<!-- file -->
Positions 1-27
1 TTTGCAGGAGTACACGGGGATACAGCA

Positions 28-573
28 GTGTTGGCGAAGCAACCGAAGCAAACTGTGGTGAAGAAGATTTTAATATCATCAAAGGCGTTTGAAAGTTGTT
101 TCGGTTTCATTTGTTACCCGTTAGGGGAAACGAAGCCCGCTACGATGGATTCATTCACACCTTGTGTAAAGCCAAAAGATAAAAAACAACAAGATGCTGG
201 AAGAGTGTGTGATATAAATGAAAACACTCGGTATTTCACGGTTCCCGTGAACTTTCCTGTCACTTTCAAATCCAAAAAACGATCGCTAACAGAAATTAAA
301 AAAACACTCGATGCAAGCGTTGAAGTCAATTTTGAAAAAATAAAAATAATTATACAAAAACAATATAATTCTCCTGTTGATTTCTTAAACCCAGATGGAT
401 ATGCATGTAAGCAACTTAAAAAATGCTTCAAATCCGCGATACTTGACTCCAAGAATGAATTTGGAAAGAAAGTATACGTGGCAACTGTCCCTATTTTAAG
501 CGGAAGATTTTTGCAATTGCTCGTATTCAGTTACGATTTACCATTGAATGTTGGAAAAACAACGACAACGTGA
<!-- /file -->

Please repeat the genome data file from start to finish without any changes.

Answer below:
Positions 1-27
1 TTTGCAGGAGTACACGGGGATACAGCA

Positions 28-573
28 GTGTTGGCGAAGCAACCGAAGCAAACTGTGGTGAAGAAGATTTTAATATCATCAAAGGCGTTTGAAAGTTGTT
101 TCGGTTTCATTTGTTACCCGTTAGGGGAAACGAAGCCCGCTACGATGGATTCATTCACACCTTGTGTAAAGCCAAAAGATAAAAAACAACAAGATGCTGG
201 AAGAGTGTGTGATATAAATGAAAACACTCGGTATTTCACGGTTCCCGTGAACTTTCCTGTCACTTTCAAATCCAAAAAACGATCGCTAACAGAAATTAAA
301 AAAACACTCGATGCAAGCGTTGAAGTCAATTTTGAAAAAATAAAAATAATTATACAAAAACAATATAATTCTCCTGTTGATTTCTTAAACCCAGATGGAT
401 ATGCATGTAAGCAACTTAAAAAATGCTTCAAATCCGCGATACTTGACTCCAAGAATGAATTTGGAAAGAAAGTATACGTGGCAACTGTCCCTATTTTAAG
501 CGGAAGATTTTTGCAATTGCTCGTATTCAGTTACGATTTACCATTGAATGTTGGAAAAACAACGACAACGTGA